But when the fullness of the time came, God sent forth His Son, born of a woman, born under the Law, so that He might redeem those who were under the Law, that we might receive the adoption as sons. Because you are sons, God has sent forth the Spirit of His Son into our hearts, crying, “Abba! Father!" Therefore you are no longer a slave, but a son; and if a son, then an heir through God. Galatians 4:4-7

Sunday, November 5, 2017

Turkey soup with a Minnesota North Woods flair

Now that November is finally here, I can "officially" begin my Thanksgiving preparations. As much as I enjoy the work of preparing everything for our Thanksgiving dinner, I also enjoy the immediate post-Thanksgiving season of putting those turkey leftovers to good use.
As I have shared before, our Black Friday tradition is to make turkey and andouille sausage gumbo. With as much turkey as we prepare, however, we still have plenty of leftovers for sandwiches, additional types of soup, and even to put into the freezer for later. For us, working with the leftover turkey is part of our Thanksgiving weekend fun. We will typically oven roast a medium sized turkey and then smoke two turkey breasts. We smoke one with cajun spices and one with herbs from the garden.
This soup includes wild rice which provides the Minnesota North Woods flair. Wild rice is actually the grain that comes from a grass. Three species of wild rice are native to North America. The one I will emphasize here is Zizania palustris, which is native to the Great Lakes region of the United States and Canada. This species was historically harvested by the Ojibwa This picture illustrates the traditional harvesting process with one individual tasked with paddling the canoe with others threshing the grain into the bottom of the canoe.
Wild rice has a distinct flavor and is also highly nutritious. Wild rice contains 4 grams of protein per 100 calories and is second only to oats in terms of protein content among grains. Wild rice is also a great source of lysine, dietary fiber and B vitamins.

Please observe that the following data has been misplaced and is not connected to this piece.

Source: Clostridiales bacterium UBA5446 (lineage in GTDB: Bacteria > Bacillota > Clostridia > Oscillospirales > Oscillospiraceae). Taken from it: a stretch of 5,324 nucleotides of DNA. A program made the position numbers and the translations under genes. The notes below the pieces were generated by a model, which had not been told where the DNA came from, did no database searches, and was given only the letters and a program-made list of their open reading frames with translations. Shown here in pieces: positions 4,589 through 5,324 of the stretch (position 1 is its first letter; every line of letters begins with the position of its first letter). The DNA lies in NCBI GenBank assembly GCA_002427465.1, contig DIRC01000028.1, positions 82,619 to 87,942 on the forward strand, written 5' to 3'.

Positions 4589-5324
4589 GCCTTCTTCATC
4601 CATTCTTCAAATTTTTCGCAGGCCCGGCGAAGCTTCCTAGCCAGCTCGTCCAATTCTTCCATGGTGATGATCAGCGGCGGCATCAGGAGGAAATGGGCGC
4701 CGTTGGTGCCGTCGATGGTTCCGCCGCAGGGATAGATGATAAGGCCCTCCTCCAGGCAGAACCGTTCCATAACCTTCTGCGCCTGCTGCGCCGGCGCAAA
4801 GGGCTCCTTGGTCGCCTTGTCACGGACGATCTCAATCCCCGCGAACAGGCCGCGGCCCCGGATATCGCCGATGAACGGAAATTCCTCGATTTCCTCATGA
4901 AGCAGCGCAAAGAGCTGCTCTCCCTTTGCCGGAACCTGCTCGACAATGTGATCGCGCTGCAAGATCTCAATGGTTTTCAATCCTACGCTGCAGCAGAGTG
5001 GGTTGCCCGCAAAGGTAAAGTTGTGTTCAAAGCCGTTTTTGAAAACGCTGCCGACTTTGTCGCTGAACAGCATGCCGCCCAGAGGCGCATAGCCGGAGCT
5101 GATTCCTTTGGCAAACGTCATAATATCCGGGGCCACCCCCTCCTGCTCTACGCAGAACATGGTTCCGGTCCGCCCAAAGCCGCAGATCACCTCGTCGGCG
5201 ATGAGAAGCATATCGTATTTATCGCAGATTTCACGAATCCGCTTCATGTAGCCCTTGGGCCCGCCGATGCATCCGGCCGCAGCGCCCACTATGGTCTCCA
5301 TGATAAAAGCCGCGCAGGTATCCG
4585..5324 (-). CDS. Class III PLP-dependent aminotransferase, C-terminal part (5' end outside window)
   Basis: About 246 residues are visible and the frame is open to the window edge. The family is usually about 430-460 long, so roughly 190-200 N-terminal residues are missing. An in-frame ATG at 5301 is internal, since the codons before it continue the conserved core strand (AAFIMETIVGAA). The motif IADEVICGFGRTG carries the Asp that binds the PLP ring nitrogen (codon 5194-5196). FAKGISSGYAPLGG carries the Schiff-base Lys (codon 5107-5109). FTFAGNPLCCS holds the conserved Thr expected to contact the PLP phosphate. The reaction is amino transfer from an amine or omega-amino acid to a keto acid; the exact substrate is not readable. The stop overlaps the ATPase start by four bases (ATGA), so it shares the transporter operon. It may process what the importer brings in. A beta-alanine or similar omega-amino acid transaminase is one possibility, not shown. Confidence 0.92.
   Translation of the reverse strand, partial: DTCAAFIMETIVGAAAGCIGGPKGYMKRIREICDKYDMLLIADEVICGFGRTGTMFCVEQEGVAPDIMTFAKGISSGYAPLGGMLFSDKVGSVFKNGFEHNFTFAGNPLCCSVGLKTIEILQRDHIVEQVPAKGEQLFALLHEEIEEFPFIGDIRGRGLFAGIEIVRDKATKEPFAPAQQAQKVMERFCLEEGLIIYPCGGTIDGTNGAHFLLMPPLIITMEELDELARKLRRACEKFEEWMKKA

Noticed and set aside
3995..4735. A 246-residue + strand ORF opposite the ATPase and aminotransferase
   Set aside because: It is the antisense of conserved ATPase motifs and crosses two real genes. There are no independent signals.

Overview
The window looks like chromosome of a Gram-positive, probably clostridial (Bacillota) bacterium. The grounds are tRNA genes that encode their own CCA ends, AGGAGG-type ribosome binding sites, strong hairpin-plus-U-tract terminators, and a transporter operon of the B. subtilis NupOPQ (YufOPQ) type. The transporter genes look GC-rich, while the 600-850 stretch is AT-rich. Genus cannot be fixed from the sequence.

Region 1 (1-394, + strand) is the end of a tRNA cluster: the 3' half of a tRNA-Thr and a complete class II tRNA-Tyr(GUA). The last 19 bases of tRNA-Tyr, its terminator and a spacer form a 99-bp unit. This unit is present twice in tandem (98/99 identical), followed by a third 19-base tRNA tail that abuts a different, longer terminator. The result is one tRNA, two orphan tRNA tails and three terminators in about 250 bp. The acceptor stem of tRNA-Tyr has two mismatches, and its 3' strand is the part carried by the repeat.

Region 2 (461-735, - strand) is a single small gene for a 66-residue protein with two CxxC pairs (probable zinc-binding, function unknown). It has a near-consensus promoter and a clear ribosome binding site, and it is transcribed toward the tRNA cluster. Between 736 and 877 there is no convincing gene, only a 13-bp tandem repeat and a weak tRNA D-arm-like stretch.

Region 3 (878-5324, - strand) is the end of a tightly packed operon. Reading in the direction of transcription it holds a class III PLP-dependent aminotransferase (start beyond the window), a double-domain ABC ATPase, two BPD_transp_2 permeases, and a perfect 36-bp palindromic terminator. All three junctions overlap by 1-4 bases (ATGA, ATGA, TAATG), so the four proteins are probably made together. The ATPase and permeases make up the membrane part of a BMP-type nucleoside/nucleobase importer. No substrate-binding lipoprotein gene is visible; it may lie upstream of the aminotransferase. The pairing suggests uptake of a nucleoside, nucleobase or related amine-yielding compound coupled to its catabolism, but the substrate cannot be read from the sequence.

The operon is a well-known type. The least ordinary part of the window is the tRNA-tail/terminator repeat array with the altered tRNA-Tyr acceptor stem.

Here is how we make this post-Thanksgiving favorite.

2/3 cup uncooked wild rice
2 cups water
6 tablespoons butter
1/4 - 1/2 cup chopped onion
1/4 - 1/2 cup chopped celery
1/2 - 1 cup sliced carrots
1/3 cup flour
2 quarts turkey (or chicken) broth
2 cups chopped cooked turkey
Salt and pepper to taste
1/4 cup slivered almonds
1/2 teaspoon lemon juice
1 cup half and half

1. Bring the wild rice and water to a boil in the saucepan. Simmer until the rice is tender, approximately 40-45 minutes (wild rice needs longer to cook relative to white rice). Allow the rice to set for about 5 minutes and fluff with a fork. Set aside until later.
2. Melt the butter in a soup pot over medium heat. Add the onion and cook until the onion becomes soft. Stir in the celery and carrots and cook until they are slightly softened.
3. Stir in the flour and cook until it becomes a pale yellowish color (something like in the picture below).
4. Whisk in the turkey broth until no lumps of flour remain. Simmer until the vegetables are tender.
5. Stir in the wild rice, turkey, salt, pepper, and almonds. Here's an approximation of the turkey. Of course, you can include as much as you want. Simmer for another few minutes until the entire mixture is heated through. We like to include a mixture of our smoked turkey and our regular roasted turkey.
6. Stir in the lemon juice and half-and-half. Bring the soup almost to a boil (avoids the half-and-half separating out). Serve warm. Note: you can also freeze this soup as well. We typically double the recipe, enjoy a meal's worth and then freeze the rest.